That day I argued my case.  I showed my technician’s report and the pictures we took that showed a cheap form of thermal paste that was dried out, as well as a piece of aluminum foil between the GPU die and the thermal paste.  According to my technician, that would have certainly helped to kill the laptop as the aluminum would have kept heat trapped on the die.  I presented my evidence, most of which was from non-HP/non-NVIDIA sources since neither has made any real attempts to get to the root cause of the issue and rectify it.  I even presented evidence that these issues were known about since 2007 when HP released the BIOS updates, and that NVIDIA was paying to have the motherboards replaced so the consumers wouldn’t be forced to pay.  All of this, according to their representative, was inadmissible on the basis that HP and NVIDIA had not put the information out, and thus was biased.  An amount of this evidence was Charlie Demerjian’s original reporting and printouts of his articles. A lot of Charlie’s pieces were said to be “lacking true fact” without the representative reading it.

At the end of it, I recouped $400.00 out of the $1,600.00 I paid.  The reasoning was that the computer was made November 2007, and while HP didn’t deny that I bought it April of 2009, it was still outside the warranty that ended 02 January 2009 (which then changed in court to November 2008).  While it was less than what I was offered in an out-of-court settlement (HP offered $800.00), I was happy.  The judgment meant that the courts had found HP at fault.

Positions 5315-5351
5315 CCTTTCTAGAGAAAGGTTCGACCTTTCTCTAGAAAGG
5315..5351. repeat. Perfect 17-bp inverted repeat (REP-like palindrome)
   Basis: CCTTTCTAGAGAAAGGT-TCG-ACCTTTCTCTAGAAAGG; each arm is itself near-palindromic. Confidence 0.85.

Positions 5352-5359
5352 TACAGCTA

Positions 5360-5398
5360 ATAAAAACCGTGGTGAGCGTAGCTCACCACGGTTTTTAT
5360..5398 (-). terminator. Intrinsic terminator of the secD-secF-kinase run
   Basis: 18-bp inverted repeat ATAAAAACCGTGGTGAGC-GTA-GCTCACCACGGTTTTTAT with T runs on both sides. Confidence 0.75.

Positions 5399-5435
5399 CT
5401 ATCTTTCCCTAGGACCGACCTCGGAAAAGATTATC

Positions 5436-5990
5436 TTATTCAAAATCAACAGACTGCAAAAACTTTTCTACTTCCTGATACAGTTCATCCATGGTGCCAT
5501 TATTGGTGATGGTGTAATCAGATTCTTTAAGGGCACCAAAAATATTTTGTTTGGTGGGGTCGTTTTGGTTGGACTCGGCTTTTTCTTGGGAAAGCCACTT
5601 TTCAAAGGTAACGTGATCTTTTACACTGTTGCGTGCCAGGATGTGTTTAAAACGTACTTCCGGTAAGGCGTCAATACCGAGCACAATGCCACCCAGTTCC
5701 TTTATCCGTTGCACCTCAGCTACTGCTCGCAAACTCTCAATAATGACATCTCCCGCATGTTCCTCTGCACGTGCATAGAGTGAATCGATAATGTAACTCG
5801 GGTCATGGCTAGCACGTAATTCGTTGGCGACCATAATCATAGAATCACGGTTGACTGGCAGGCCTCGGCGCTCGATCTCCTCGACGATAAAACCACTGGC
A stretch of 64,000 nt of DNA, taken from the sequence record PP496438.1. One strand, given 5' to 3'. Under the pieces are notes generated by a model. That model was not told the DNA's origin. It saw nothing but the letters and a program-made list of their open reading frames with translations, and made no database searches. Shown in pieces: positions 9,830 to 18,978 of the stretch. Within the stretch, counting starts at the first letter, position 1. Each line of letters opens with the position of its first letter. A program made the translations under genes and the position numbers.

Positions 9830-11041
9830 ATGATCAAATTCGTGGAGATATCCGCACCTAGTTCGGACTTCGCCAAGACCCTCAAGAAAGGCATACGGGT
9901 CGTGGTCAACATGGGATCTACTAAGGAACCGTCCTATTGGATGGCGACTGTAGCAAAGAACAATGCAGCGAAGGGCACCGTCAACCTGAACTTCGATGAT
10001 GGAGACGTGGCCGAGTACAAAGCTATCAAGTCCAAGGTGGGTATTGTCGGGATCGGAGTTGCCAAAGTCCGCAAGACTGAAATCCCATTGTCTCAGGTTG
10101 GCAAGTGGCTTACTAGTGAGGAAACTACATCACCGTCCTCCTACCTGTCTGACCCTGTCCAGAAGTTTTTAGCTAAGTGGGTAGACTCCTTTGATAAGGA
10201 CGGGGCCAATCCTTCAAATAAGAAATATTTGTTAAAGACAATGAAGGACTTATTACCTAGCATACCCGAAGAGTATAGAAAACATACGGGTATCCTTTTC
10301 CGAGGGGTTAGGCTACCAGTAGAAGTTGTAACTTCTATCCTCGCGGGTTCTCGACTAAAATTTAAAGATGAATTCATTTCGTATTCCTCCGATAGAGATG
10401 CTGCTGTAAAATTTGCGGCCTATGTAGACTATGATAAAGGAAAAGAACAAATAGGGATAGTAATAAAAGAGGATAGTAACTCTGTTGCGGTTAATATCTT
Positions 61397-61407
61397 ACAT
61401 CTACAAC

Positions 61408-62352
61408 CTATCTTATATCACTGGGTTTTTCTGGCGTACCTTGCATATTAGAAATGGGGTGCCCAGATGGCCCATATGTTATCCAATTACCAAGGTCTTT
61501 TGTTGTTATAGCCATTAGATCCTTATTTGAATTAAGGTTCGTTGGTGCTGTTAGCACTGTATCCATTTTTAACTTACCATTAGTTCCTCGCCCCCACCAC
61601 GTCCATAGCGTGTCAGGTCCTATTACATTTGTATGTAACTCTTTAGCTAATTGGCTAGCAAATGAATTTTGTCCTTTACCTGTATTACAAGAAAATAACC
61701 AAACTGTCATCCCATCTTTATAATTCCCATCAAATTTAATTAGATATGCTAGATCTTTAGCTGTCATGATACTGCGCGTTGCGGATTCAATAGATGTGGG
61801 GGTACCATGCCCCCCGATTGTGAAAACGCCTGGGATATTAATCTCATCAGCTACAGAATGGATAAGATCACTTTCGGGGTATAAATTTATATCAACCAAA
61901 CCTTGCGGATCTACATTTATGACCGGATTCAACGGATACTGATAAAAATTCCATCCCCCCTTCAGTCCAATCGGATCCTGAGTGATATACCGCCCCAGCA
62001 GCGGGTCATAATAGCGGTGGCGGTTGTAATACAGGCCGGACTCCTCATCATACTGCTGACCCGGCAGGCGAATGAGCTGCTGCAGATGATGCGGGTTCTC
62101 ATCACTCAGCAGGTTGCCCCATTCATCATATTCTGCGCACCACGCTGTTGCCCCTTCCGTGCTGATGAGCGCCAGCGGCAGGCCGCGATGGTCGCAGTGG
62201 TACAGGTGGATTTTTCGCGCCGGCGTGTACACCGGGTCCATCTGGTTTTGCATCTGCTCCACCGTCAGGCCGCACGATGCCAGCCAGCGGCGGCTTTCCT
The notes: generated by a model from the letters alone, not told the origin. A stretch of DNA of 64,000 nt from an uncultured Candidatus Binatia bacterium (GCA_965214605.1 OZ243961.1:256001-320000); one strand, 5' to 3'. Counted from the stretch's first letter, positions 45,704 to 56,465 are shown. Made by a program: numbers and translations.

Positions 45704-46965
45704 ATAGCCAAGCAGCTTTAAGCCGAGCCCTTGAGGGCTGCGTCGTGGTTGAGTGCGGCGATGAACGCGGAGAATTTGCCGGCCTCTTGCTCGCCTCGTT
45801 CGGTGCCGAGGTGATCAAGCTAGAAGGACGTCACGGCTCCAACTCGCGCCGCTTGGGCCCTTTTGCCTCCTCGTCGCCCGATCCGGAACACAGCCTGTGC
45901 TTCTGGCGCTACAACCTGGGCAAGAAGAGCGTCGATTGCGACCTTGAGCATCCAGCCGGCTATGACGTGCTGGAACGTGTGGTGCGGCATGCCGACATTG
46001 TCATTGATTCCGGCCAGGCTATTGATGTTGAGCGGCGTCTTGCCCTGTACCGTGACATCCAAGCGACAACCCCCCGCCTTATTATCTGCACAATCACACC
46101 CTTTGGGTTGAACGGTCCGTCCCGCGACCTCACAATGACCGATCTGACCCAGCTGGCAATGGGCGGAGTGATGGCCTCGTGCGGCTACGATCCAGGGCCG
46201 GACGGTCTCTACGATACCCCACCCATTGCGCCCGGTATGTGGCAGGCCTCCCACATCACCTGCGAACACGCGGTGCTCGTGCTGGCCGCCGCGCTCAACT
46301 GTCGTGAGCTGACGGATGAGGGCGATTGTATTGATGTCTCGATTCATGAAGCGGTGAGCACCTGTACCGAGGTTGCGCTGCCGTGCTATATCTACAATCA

Since then, I have maintained a thread on evidentiary proceedings [2] at the forums www.hplies.com, where we work to bring evidence to people and show the multi-million dollar cover-up that NVIDIA and HP have embarked on.

[1] http://forums13.itrc.hp.com/service/forums/bizsupport/questionanswer.do?admit=109447627+1273468246377+28353475&threadId=1295196

[2] http://hplies.com/viewtopic.php?f=2&t=850